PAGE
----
- The Washington Times - Friday, March 4, 2005

Excerpts of editorials from newspapers around the world:

Guardian

Tried and tested

LONDON — After months of politicking — in which the final outcome was never assured — the government [Wednesday] scrapped the BBC’s governors, but guaranteed the future of the corporation and its license fee for 10 years. …

If the proposals contained in the green paper contain few surprises that is because the BBC has anticipated the sort of changes it felt public — and political — pressures demanded. … In fact the BBC had already announced big staff cuts and an independent board of governors (now renamed trustees) to remove the conflict arising from the board being the corporation’s cheerleader and regulator. The outcome is a workable framework for the BBC that broadly reflects the wishes of the country at large rather than those of a couple of peers.

… It is one of the few corporations in the country with an esteemed, global reputation for quality and independence which has responded very impressively to the challenges of the digital age. It is unfortunate that the review of the future was tainted by the row between the government and the corporation over the Iraq war which led to the resignations of its chairman and director general. It is to the BBC’s credit that it has preserved its independence during this traumatic period.

Asian Age

Death of courtesy

NEW DELHI — With muscle power now firmly ruling politics in the Hindi heartland, it is inevitable for political courtesies to die a natural death. [Uttar Pradesh] minister Vinod Singh of Samajwadi Party unabashedly threatened a legislator inside the state Assembly, using unparliamentary language, and then actually smiled when the Opposition went hoarse demanding an apology. …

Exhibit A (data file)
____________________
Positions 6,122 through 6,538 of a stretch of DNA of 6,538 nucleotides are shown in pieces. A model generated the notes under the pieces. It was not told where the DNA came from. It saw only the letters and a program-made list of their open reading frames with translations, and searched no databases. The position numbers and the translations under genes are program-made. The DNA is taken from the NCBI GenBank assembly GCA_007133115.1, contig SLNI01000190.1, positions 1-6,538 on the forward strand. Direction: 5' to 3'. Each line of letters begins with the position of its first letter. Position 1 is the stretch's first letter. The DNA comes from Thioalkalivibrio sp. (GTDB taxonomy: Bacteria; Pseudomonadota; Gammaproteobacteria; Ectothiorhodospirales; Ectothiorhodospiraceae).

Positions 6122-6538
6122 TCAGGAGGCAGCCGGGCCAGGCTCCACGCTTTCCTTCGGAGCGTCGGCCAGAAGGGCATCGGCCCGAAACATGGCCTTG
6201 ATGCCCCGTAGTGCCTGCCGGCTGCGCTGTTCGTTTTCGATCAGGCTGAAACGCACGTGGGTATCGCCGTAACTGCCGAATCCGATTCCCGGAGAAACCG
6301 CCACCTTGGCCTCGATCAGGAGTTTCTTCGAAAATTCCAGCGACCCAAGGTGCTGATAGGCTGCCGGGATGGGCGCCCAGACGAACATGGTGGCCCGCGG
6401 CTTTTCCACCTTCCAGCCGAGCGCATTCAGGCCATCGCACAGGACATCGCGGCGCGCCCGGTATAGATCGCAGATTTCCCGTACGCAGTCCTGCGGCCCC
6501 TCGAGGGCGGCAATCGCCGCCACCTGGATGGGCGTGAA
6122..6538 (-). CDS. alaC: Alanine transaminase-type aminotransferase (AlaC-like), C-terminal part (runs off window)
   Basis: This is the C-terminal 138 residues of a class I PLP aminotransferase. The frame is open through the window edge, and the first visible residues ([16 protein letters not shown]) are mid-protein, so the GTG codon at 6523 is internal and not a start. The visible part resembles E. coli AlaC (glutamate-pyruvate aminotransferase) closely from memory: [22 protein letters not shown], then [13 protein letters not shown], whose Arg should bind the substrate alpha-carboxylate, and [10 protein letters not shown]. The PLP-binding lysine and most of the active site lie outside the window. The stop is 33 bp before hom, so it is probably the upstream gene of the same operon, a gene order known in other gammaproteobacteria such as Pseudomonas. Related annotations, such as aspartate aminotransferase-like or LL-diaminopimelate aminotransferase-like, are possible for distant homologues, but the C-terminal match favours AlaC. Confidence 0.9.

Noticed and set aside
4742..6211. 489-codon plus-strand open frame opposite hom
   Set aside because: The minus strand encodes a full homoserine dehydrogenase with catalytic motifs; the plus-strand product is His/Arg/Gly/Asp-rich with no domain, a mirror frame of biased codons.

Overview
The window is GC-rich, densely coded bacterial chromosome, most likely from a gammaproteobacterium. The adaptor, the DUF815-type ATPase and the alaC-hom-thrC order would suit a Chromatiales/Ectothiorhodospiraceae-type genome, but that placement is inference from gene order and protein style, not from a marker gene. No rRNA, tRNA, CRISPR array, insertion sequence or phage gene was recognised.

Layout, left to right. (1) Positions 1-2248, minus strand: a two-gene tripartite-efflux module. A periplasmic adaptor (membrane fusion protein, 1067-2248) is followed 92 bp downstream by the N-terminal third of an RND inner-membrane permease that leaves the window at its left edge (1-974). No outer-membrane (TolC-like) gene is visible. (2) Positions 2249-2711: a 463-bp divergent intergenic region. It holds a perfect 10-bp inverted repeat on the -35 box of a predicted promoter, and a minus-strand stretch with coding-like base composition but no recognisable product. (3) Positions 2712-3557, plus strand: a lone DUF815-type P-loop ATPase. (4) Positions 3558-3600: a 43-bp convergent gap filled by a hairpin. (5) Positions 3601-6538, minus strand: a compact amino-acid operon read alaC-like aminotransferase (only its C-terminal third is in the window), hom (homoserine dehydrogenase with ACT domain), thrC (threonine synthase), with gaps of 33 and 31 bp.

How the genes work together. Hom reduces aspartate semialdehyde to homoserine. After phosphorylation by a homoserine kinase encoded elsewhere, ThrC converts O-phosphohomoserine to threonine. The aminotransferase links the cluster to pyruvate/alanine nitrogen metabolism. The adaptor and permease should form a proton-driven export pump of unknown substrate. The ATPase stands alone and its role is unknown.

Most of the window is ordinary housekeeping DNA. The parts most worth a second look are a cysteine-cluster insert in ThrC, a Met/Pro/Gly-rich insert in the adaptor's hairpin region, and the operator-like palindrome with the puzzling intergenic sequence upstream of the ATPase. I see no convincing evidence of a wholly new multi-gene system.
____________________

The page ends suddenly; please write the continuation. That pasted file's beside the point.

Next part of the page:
[In the 1970s and ‘80s] … parliamentary courtesies were strictly adhered to and even the bitterest rivals took care to ensure that not a word fell out of place.

Language, it is said, is the mother of culture and, therefore, this sea change in the behavior of today’s politicians is not entirely unexpected. What else can you expect when criminals charged with 30 to 40 murder cases get to occupy a place of pride in Houses of Parliament and state legislatures?

Guardian

100 years of Rotary Club

LAGOS, Nigeria — Rotarians throughout the world are celebrating the centenary of their club this year. As the world’s first humanitarian service club, Rotary has become the universal symbol of community and voluntary service. …

The first Rotary club in Africa was that of Johannesburg, established in 1921. It was introduced into Nigeria a few months after independence, when the Rotary Club of Kano was formed in April 1961. Since then 72 clubs have been established across the country, with about 1,600 members. As it happened, it was the pioneer club, in Kano, that had the privilege of producing the first African president of Rotary International, Rotarian Jonathan Majiyagbe.

Considering the degree of underdevelopment in the country, it should be expected that a club consumed by service to community would be in the vanguard of organizations involved in ameliorating the people’s social conditions. And that, indeed, has been the history of Rotary in Nigeria. The club has played a significant role in the provision of humanitarian services in Nigeria in the last four decades. It has provided equipment to schools and health care centers, boreholes [water wells] to communities, scholarships to needy students, and start-up capital through its microcredit schemes. The most significant has been the organization’s involvement in the polio eradication program. …

Since Nigeria is one of the countries in which polio is endemic, the local Rotary clubs have played an active part in the campaign to eradicate the disease in the country. … That the disease is yet to be eradicated in the country (70 percent of the total global infections, 786 cases, reported at the end of 2004 were in Nigeria) is not for want of effort by the Rotary clubs, which are still committed to achieving the dream of a polio-free world in this their centenary year.

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